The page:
Only on Slashdot, where people value their privacy, does a question about someone's personal life get modded plus 2.

I was making living arrangements so I could leave my wife. I'll make no apologies as it turned out to be the single best choice I've made in my life in years. Anyone who's lived through a bad marriage could probably sympathise.

Comment: Re:WTF ? (Score 5, Insightful) 72

You're missing the point. These locations already exist, have leases, power, data, and a visual presence. Hopefully paid data will help subsidise these dinosaurs. I haven't used one in almost a decade; it was before I had a cell phone and wanted to call someone that did have a cell phone without my (then) wife knowing about it. Even then the phone didn't take coins, so I had to go into the adjoining dairy (convenience store) to buy card, which I never used up. I sympathise a bit - just a bit - with Telecom as in our neighbourhood these phone boxes are routinely etched or the glass smashed. I have no idea how they've been making money for the last few years.

They did set this network up as free to use for all in the Canterbury area after the quakes, which I thought was nice.
Supercomputing

Three-Mile-High Supercomputer Poses Unique Challenges 80

Posted by Soulskill
from the hamsters-have-trouble-at-that-altitude dept.
Nerval's Lobster writes "Building and operating a supercomputer at more than three miles above sea level poses some unique problems, the designers of the recently installed Atacama Large Millimeter/submillimeter Array (ALMA) Correlator discovered. The ALMA computer serves as the brains behind the ALMA astronomical telescope, a partnership between Europe, North American, and South American agencies. It's the largest such project in existence. Based high in the Andes mountains in northern Chile, the telescope includes an array of 66 dish-shaped antennas in two groups. The telescope correlator's 134 million processors continually combine and compare faint celestial signals received by the antennas in the ALMA array, which are separated by up to 16 kilometers, enabling the antennas to work together as a single, enormous telescope, according to Space Daily. The extreme high altitude makes it nearly impossible to maintain on-site support staff for significant lengths of time, with ALMA reporting that human intervention will be kept to an absolute minimum. Data acquired via the array is archived at a lower-altitude support site. The altitude also limited the construction crew's ability to actually build the thing, requiring 20 weeks of human effort just to unpack and install it."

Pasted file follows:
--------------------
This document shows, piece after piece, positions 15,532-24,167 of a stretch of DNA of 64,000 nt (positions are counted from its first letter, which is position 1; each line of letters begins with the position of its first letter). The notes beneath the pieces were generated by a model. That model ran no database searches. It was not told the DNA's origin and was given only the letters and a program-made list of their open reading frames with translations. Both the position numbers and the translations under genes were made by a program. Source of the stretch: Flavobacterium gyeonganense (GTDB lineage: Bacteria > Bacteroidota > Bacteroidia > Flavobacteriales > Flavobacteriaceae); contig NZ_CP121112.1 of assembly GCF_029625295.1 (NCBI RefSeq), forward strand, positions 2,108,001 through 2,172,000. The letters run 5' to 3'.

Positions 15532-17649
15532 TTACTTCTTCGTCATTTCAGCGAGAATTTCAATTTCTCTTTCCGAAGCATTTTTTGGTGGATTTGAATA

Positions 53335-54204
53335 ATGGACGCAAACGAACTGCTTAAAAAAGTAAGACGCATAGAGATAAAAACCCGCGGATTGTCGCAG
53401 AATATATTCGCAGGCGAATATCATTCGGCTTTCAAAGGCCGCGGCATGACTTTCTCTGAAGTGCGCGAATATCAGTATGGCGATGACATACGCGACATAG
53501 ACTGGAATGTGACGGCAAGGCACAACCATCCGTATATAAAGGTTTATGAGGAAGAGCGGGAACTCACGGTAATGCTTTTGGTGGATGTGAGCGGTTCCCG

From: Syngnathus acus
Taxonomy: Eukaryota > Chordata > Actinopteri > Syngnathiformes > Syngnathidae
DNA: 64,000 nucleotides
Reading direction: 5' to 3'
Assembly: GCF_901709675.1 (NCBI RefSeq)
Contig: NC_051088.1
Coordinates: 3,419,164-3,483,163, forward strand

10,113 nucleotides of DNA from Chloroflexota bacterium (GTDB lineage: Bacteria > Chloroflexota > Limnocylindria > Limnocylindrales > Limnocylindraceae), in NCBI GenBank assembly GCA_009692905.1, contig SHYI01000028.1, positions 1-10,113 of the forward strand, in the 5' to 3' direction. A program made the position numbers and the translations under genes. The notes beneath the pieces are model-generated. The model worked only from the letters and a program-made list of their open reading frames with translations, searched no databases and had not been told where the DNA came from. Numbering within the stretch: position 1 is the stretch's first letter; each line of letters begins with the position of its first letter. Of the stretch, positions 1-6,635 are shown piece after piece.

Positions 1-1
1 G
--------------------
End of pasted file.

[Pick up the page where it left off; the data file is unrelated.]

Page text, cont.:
Comment: Re:Beats sitting in front of a computer? (Score 2) 201

by NonFerrousBueller (#42466437) Attached to: Google Engineer Shows How To Forge Swords and Knives
I'll have to agree with geekoid. I moved to NZ in 2002. Not having any computer qualifications I decided to pursue an adult apprenticeship as a machinist (Fitter/Turner to those of us in the Commonwealth). Two years of night school and two more years of dealing with the adage of "those that can't, teach". While I enjoy working with my hands and the equipment I get to play with is great, it's hard work with the constant danger of losing fingers or worse. It's hard on 40+ year-old bodies, and the pay is not that great. I'm taking time out to raise our daughter, while my well-paid accountant wife earns the money. I decided to learn a hobby as a profession, and that was a mistake. Should have gone back to school to learn programming or systems administration but getting late for that now.

If you really want a trade, do your market research first. I also suggest a trade where you can fit all your tools in a van; this means you can work for yourself (plumber, sparky). Machinists need rooms full of expensive gear and are forever tied to an employer.

Gosh that takes me back... or is it forward? That's the trouble with time travel, you never can tell." -- Doctor Who, "Androids of Tara"